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May 16, 2011 / schulerbooks

Embassytown – by China Mieville

When Avice Benner Cho was a young girl, in Embassytown, she was given the opportunity to become a living part of a truly unique alien tongue. The process was unpleasant, but not too traumatizing, and afforded her a rare honor amongst her people: the right to say that she was a simile spoken in Language by the Ariekei, commonly called the Hosts.

Not that turning down the Hosts’ “opportunity” was even a choice, though. The relatively small, mostly-human colony of powerful (but far away) Bremen is surrounded by a toxic, biomechanical mélange of living buildings, intestinal factories, and motile forests, and kept oxygenated, biorigged, and alive only by those truly strange beings’ good graces. Freakish Ambassadors – “twins” made to think and speak as one in order to communicate in Language – keep the peace with diplomacy, but it’s always been a thin peace that could shatter with one wrong word.

Now older, well traveled, and married, though not necessarily happier, the girl who was hurt in darkness and ate what was given her has returned home. On the surface, little has changed, but there’s trouble brewing in the insular city. Intrigues are piling on intrigues, and intimations of trouble from Bremen are floating on the air more often. Worse still, Avice’s former ambassadorial lovers and her estranged husband seem to be conspiring on something, and no one – not even her closest A.I. friend. – will give her a straight answer as to what’s going on.

Then comes the “impossible” new Ambassador, straight from Bremen. This one has a unique gift: a fillip on the Ambassadorial ability that is going to change everything – the city’s relationship to the Hosts, their very society, and the functioning of the world they live in.

At a party that turns from a formal welcoming into a portent of doom, Avice is quite literally present for the end of life as she knows it. But is it the end of the world, or merely the end of an era? To survive in the days ahead, Avice must not only live up to her singular honor, but transcend the simile that Language has made of her.

More could be said about Embassytown, but doing so would ruin a lot of its carefully crafted, exotic surprises. It is enough to say that, after reading this surprisingly epic novel, you will never look at language, ambassadors, diplomacy, or colonization in the same way again. Indeed, one of Miéville’s many gifts is his ability to wrap his fingers around the face of something we take for granted, and then reshaping it into something startlingly unfamiliar, yet all too understandable.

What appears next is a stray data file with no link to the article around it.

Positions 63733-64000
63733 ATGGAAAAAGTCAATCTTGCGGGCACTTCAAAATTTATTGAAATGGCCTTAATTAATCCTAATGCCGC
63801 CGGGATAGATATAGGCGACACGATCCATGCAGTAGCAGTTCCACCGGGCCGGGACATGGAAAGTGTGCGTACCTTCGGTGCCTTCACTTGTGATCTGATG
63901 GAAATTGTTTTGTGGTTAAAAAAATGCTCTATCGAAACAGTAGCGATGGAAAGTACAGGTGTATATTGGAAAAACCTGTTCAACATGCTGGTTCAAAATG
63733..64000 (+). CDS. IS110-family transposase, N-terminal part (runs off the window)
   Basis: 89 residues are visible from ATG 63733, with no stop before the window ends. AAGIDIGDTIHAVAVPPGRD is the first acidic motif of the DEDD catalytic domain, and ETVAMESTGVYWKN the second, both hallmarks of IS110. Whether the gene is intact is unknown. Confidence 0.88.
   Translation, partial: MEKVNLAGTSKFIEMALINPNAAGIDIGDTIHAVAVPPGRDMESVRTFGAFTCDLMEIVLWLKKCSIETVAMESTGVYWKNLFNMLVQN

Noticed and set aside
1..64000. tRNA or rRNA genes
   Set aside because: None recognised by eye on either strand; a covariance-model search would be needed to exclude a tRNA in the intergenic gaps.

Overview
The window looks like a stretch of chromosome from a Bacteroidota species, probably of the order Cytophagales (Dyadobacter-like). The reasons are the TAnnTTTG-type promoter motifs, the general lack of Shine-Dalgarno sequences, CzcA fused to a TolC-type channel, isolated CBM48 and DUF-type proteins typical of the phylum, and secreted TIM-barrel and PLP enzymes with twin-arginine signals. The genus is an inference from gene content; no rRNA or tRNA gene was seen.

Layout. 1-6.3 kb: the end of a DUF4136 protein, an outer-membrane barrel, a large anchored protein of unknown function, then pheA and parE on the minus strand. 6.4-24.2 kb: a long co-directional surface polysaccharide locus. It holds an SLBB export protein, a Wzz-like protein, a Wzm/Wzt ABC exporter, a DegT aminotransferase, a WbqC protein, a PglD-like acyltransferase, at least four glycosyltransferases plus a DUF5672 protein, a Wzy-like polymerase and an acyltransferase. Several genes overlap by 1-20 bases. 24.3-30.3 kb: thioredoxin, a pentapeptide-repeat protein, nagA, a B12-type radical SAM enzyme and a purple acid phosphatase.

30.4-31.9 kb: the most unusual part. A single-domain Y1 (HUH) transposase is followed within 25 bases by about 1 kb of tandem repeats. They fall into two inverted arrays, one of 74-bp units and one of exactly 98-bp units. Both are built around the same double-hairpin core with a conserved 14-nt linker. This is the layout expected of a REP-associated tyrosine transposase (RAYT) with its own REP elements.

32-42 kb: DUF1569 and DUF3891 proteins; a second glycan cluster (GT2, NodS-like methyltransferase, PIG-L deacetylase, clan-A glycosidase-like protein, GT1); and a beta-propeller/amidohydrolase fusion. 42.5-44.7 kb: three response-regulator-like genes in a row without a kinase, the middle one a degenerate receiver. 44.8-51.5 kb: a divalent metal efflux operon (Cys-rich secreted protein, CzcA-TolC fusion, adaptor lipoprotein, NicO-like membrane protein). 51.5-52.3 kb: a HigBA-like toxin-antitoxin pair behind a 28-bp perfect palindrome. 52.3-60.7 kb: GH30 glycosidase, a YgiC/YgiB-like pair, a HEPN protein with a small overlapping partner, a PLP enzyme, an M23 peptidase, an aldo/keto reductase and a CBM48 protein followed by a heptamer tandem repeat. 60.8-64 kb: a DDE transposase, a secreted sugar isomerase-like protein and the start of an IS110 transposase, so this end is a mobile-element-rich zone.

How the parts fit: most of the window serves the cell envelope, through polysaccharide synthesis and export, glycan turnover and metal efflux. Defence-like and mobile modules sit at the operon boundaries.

This work heralds a return to form for Miéville, which is both good and bad. Good in that, after two fairly straightforward but still amazing novels (The City and The City and Kraken) I was thirsting after another deep immersion into otherworldly yet understandable cities, and the unfamiliar but enticing language he uses to describe them and tell their stories. Such a jaunt with China Miéville is a lot like having H.P. Lovecraft and Mervyn Peake take you on a color tour of some exotic and dangerous corner of the world – a trip that can promise no safety, but all the wonder you can handle and then some.

But that tour can prove frustrating at times, and, alas, Embassytown is no exception. As with most of the Bas-Lag trilogy (especially Perdido Street Station and Iron Council), the titular city seems more of a character than the actors within it. There’s also the fact that, despite some tantalizing hints of what’s to come, the defining action of the narrative takes much too long to evidence itself. Once that moment strikes, the book is afire and cannot be put down or out, but the slog to get there is an unfortunate misstep on Miéville’s part – one that may alienate first time readers as much as it bedevils his long time fans.

That frustration aside, Embassytown is, as with almost all things this author touches, a stunning achievement of weird fiction that takes many treasured science fiction tropes and, not content to merely turn them on their ear, lovingly decapitates them. Those who feverishly re-read his Bas-Lag books and wish for further installments should find this novel a delight, and while those who came in on later ships like The City and The City might find the linguistic gymnastics cumbersome, the ride is ultimately worth the bumpy beginning.

Embassytown comes out May 17th in hardcover.

Jim Tremlett – Eastwood

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One Comment

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  1. Redhead / May 16 2011 10:18 pm

    I am so very looking forward to reading this! I’ve been a Bas Lag fan for a long time, and although this isn’t in that universe, I know it will be wonderfully weird. great review!!

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